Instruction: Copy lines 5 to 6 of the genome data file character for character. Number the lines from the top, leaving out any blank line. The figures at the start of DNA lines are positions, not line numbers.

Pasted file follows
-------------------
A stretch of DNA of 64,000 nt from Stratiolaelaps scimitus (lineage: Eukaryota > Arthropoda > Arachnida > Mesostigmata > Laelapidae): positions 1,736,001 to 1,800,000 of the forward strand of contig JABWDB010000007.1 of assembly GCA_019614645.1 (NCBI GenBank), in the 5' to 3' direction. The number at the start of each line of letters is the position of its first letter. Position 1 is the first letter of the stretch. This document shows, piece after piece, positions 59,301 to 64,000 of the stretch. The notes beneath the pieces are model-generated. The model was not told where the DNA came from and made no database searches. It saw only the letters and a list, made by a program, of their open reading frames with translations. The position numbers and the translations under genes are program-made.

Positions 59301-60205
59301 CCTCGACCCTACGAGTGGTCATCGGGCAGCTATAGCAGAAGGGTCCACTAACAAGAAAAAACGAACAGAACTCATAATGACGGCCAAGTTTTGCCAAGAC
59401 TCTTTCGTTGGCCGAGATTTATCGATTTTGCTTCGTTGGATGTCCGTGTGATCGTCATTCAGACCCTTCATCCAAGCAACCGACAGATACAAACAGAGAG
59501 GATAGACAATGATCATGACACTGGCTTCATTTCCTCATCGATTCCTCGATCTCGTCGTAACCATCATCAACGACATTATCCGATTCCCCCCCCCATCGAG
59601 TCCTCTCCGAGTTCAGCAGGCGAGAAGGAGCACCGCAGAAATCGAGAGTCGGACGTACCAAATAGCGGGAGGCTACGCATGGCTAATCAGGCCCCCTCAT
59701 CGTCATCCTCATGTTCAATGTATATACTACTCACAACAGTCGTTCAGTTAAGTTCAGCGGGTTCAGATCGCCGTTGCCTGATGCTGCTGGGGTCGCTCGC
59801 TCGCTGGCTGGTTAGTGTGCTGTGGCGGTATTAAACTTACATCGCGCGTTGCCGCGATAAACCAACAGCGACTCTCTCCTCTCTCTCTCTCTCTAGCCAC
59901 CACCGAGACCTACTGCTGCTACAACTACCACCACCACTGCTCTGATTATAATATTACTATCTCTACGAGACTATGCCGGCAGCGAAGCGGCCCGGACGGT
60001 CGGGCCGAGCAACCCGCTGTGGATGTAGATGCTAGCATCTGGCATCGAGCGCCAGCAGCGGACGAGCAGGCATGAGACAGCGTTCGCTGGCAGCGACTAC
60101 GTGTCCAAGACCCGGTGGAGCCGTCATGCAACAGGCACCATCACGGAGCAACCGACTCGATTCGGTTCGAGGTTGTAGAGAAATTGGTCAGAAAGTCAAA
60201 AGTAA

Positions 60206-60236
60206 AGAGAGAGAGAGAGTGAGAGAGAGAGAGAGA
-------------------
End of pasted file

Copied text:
59501 GATAGACAATGATCATGACACTGGCTTCATTTCCTCATCGATTCCTCGATCTCGTCGTAACCATCATCAACGACATTATCCGATTCCCCCCCCCATCGAG
59601 TCCTCTCCGAGTTCAGCAGGCGAGAAGGAGCACCGCAGAAATCGAGAGTCGGACGTACCAAATAGCGGGAGGCTACGCATGGCTAATCAGGCCCCCTCAT